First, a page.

Reduce the number of impaired water bodies

See below to learn more.

Target: Reduce nutrient concentrations discharging to recreational water bodies (Lakes Jackson, Munson and Lafayette).

Current Performance: See update below.

The City is committed to reducing nutrients discharged into our surface waters, as these are essential to our quality of life and protecting the environment. The City has three regional drainage basins, each with their respective lakes as the primary water receiver: Lakes Jackson, Lafayette, and Munson. These lakes present unique water quality challenges, and for more than 40 years the City has been committed to addressing water quality concerns. By the early 1980s, treated wastewater was no longer discharged to Lake Munson. In 1986, the City constructed the first aluminum-sulfate stormwater treatment system in Florida at Lake Ella. In the 1990s and early 2000s, the City committed to large regional stormwater treatment facilities such as Carter-Howell Strong Park and Lake Elberta. Most recently, the City has constructed major projects along Megginnis Arm, Boone Boulevard, the Lower Central Drainage Ditch and the Upper Lake Lafayette Nutrient Reduction Facility (ULL-NURF).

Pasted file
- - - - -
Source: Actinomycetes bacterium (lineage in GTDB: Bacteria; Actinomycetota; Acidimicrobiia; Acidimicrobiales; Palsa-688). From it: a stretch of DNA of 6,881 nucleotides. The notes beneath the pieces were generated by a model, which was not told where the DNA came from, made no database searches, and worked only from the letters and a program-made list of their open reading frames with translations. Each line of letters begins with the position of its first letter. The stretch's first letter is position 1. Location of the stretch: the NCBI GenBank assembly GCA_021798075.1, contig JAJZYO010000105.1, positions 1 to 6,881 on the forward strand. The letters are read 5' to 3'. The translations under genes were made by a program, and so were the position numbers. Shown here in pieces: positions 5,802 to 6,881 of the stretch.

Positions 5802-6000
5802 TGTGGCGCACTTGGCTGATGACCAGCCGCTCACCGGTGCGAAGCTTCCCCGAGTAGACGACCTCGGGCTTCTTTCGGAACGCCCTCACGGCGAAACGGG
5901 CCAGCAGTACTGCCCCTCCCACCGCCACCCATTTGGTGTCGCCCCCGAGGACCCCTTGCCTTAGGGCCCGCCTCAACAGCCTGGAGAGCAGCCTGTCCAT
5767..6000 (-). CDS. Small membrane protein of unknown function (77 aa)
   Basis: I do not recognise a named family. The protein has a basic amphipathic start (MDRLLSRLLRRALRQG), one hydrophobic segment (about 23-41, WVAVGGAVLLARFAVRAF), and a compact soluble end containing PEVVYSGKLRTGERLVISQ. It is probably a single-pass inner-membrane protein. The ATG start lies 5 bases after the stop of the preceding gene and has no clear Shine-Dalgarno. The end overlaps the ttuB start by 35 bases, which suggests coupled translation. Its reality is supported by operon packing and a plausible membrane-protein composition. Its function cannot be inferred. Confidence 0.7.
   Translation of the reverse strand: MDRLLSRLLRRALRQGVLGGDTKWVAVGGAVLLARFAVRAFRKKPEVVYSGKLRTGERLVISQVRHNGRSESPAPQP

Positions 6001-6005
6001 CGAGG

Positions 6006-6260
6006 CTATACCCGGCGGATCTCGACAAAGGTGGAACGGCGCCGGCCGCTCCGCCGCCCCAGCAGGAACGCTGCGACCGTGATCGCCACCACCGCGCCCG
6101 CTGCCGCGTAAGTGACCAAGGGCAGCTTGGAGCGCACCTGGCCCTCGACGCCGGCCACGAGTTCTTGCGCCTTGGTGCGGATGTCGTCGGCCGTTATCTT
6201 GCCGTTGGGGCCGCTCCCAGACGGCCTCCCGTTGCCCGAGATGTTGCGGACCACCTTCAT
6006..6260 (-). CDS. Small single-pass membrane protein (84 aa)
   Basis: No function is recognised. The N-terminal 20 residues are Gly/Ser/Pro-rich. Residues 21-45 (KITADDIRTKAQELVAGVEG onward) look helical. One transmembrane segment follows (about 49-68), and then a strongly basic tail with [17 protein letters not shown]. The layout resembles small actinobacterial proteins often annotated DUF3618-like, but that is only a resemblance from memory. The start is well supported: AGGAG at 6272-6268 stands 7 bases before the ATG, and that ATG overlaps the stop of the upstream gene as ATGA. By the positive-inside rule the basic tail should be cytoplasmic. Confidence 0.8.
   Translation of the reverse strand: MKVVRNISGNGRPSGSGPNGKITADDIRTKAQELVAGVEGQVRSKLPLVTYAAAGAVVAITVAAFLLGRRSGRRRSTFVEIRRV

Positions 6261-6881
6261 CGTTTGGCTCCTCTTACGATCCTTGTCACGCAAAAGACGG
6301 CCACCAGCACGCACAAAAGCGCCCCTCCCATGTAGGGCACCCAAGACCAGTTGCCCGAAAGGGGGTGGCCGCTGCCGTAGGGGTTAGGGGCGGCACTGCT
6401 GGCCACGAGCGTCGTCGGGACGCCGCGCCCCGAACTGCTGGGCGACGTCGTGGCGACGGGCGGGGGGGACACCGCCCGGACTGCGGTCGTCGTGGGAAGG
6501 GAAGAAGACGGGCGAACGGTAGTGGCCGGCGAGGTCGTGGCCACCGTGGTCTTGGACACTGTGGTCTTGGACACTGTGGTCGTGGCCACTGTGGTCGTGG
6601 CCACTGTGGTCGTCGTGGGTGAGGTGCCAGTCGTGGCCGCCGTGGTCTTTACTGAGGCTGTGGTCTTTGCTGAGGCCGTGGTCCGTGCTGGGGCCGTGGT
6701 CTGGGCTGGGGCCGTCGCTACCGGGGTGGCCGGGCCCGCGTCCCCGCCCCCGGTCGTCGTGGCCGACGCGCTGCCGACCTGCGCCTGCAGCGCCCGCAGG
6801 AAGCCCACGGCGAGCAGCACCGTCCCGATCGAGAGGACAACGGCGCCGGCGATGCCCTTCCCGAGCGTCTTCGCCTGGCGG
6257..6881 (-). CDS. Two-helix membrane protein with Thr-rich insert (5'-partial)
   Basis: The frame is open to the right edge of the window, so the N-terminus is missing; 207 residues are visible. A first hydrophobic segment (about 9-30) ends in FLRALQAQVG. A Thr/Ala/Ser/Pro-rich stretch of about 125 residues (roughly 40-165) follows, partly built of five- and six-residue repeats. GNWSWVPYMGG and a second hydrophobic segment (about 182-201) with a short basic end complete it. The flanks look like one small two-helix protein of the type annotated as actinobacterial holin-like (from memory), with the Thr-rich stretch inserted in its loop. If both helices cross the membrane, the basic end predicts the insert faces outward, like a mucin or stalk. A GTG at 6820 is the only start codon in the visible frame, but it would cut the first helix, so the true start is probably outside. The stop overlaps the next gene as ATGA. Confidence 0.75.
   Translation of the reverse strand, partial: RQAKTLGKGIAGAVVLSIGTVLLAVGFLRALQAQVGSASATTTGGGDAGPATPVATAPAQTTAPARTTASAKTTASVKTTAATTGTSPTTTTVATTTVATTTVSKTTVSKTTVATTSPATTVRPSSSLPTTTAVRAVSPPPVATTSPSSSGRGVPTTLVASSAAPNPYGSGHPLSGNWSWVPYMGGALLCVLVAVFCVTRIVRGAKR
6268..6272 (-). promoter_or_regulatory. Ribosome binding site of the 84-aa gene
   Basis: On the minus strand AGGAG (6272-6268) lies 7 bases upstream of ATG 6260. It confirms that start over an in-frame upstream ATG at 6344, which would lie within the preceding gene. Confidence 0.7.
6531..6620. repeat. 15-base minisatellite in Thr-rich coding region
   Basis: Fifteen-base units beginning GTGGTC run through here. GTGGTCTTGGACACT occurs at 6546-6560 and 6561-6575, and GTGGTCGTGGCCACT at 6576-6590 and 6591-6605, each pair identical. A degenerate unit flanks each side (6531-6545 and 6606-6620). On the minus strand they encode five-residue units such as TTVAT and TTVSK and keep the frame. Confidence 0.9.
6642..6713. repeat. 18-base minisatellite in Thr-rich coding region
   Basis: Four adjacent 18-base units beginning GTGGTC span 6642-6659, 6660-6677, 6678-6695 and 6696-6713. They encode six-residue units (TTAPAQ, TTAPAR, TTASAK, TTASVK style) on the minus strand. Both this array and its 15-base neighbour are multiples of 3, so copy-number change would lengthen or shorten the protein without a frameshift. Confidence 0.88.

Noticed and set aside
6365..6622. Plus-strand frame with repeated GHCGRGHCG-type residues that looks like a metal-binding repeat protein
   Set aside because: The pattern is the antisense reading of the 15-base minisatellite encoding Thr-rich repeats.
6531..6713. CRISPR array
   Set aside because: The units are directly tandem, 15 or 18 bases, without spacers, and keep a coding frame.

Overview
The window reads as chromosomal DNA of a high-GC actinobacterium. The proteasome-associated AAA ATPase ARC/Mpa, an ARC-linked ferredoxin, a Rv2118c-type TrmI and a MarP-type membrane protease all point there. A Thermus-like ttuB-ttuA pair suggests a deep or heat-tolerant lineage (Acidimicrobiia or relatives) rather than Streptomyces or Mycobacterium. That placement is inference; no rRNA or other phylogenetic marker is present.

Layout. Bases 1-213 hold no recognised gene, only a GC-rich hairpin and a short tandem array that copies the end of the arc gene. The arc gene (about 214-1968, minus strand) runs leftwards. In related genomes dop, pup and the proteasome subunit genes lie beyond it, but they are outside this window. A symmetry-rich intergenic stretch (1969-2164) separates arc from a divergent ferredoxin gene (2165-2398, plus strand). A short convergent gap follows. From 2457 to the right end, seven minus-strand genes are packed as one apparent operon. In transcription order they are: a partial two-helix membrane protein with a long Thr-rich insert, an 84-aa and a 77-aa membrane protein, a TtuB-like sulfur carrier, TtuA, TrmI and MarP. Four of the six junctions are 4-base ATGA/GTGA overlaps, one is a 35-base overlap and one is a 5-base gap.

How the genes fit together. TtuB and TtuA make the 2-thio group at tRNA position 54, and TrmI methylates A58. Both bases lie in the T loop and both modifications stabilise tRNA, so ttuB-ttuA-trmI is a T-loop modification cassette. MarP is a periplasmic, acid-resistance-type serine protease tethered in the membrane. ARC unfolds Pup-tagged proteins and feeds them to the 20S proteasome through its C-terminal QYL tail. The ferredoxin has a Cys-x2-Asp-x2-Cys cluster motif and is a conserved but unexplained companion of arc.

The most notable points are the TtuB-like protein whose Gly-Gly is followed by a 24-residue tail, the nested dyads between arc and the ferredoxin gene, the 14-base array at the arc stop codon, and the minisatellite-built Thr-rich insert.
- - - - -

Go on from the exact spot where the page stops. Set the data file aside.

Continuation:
In addition to these stormwater treatment facilities, the City continues to provide public education through its award-winning Think About Personal Pollution (TAPP) program. These efforts, along with those of our local partners [1], have led to continuously improved water quality over the years. For example, since 1974 the concentrations of Nitrogen and Phosphorus discharged into Lake Munson from Munson Slough has been reduced by 81%. Additionally, the ULL-NURF, which began operation in 2015, has documented impressive treatment efficiencies.

In 2022, the City reduced the number of impaired water bodies, including Lake Munson, from the Florida Department of Environmental Protection’s (FDEP) impaired list through robust testing and rehabilitation efforts. Additionally, the City surpassed all water quality regulations established by FDEP, the U.S. Environmental Protection Agency, and the Florida Department of Health. Also in 2022, the City constructed a new, best-in-region Water Quality Laboratory, completed the 20-year Wastewater Treatment Master Plan, and is continuing to develop the Stormwater Improvement Master Plan to assist with the identification of future water quality improvement projects. These efforts put the City in a position to continue improving the quality of water within our local water resources.

  1. Leon County, Blueprint Intergovernmental Agency, the Florida Department of Environmental Protection, and the Northwest Florida Water Management District. 

Underground Utilities & Public Infrastructure. Last Updated: November 2022